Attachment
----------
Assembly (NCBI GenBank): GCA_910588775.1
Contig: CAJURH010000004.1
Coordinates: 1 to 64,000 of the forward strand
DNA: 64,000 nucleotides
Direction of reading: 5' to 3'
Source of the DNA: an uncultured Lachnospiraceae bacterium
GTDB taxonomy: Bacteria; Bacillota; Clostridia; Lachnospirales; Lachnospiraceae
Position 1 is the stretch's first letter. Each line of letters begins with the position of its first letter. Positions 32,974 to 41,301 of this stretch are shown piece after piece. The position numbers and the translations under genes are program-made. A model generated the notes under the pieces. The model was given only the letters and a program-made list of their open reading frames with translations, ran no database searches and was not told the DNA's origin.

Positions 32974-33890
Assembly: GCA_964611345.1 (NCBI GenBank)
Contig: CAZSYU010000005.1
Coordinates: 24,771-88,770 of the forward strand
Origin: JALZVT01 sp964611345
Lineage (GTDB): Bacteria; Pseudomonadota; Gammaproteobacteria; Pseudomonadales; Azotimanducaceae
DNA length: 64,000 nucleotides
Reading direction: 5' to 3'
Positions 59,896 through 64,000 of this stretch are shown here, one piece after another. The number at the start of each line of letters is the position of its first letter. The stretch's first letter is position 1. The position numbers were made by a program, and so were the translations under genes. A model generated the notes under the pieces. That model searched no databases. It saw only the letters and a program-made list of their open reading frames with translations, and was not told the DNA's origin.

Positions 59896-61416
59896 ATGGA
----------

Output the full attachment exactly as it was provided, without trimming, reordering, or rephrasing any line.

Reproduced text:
Assembly (NCBI GenBank): GCA_910588775.1
Contig: CAJURH010000004.1
Coordinates: 1 to 64,000 of the forward strand
DNA: 64,000 nucleotides
Direction of reading: 5' to 3'
Source of the DNA: an uncultured Lachnospiraceae bacterium
GTDB taxonomy: Bacteria; Bacillota; Clostridia; Lachnospirales; Lachnospiraceae
Position 1 is the stretch's first letter. Each line of letters begins with the position of its first letter. Positions 32,974 to 41,301 of this stretch are shown piece after piece. The position numbers and the translations under genes are program-made. A model generated the notes under the pieces. The model was given only the letters and a program-made list of their open reading frames with translations, ran no database searches and was not told the DNA's origin.

Positions 32974-33890
Assembly: GCA_964611345.1 (NCBI GenBank)
Contig: CAZSYU010000005.1
Coordinates: 24,771-88,770 of the forward strand
Origin: JALZVT01 sp964611345
Lineage (GTDB): Bacteria; Pseudomonadota; Gammaproteobacteria; Pseudomonadales; Azotimanducaceae
DNA length: 64,000 nucleotides
Reading direction: 5' to 3'
Positions 59,896 through 64,000 of this stretch are shown here, one piece after another. The number at the start of each line of letters is the position of its first letter. The stretch's first letter is position 1. The position numbers were made by a program, and so were the translations under genes. A model generated the notes under the pieces. That model searched no databases. It saw only the letters and a program-made list of their open reading frames with translations, and was not told the DNA's origin.

Positions 59896-61416
59896 ATGGA